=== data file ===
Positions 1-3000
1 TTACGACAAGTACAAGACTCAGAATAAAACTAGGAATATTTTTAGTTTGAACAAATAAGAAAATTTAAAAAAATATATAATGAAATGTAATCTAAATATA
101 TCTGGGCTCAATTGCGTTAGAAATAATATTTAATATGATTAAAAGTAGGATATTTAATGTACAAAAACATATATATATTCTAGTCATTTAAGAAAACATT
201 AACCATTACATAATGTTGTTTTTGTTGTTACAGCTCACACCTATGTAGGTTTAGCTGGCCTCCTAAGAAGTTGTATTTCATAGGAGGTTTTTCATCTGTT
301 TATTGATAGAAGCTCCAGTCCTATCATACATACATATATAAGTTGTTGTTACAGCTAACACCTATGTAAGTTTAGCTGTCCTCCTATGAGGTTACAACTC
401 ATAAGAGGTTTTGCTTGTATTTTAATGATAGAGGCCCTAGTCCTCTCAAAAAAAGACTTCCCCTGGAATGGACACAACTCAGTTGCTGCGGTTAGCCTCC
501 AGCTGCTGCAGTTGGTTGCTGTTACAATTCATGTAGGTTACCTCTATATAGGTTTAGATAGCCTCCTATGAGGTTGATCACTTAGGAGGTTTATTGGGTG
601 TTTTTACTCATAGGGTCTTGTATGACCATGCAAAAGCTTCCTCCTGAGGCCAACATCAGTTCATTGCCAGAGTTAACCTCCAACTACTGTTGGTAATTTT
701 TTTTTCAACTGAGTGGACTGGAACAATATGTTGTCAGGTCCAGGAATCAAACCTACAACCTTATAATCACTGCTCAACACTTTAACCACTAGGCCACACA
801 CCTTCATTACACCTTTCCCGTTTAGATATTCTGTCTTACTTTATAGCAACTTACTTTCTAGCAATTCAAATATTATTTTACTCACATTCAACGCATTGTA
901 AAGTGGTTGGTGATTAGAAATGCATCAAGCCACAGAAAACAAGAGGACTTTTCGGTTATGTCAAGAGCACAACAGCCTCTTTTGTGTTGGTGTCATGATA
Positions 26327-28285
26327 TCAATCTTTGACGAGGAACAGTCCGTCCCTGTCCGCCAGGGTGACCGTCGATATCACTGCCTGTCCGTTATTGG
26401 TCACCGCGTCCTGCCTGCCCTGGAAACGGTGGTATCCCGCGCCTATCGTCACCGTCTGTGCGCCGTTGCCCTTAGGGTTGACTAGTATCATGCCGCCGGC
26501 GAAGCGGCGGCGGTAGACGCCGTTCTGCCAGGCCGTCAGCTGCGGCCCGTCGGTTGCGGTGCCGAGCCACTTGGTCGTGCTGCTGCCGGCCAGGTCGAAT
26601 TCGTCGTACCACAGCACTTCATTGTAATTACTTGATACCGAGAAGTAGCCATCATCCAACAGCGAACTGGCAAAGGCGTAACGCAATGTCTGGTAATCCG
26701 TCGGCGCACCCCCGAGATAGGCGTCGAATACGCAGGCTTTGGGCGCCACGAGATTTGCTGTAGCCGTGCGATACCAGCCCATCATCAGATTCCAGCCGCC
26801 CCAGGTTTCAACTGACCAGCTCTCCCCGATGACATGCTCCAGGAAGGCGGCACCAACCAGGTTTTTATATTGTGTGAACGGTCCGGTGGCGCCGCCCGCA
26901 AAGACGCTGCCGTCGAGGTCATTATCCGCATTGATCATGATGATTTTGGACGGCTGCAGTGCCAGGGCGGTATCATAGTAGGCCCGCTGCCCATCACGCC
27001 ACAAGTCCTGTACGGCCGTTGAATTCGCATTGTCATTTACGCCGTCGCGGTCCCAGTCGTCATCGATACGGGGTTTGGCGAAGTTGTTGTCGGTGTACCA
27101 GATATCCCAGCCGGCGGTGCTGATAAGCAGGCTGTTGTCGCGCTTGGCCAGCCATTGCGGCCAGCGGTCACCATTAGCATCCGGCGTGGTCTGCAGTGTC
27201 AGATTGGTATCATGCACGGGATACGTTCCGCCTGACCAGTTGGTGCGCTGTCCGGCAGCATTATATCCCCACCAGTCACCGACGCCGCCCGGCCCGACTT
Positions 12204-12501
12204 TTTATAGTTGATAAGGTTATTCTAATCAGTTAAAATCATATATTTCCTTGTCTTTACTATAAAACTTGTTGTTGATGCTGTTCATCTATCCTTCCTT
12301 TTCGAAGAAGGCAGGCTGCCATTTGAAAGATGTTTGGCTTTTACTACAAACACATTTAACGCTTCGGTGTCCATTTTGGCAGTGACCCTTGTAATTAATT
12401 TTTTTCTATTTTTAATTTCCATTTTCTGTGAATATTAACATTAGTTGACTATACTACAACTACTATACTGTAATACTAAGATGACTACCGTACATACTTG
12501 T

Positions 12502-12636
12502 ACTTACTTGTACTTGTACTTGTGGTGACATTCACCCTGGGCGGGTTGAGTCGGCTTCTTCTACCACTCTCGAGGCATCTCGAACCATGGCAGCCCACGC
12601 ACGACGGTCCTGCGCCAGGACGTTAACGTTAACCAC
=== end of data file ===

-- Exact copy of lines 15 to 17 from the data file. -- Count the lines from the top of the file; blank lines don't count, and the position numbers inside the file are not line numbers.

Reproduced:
26501 GAAGCGGCGGCGGTAGACGCCGTTCTGCCAGGCCGTCAGCTGCGGCCCGTCGGTTGCGGTGCCGAGCCACTTGGTCGTGCTGCTGCCGGCCAGGTCGAAT
26601 TCGTCGTACCACAGCACTTCATTGTAATTACTTGATACCGAGAAGTAGCCATCATCCAACAGCGAACTGGCAAAGGCGTAACGCAATGTCTGGTAATCCG
26701 TCGGCGCACCCCCGAGATAGGCGTCGAATACGCAGGCTTTGGGCGCCACGAGATTTGCTGTAGCCGTGCGATACCAGCCCATCATCAGATTCCAGCCGCC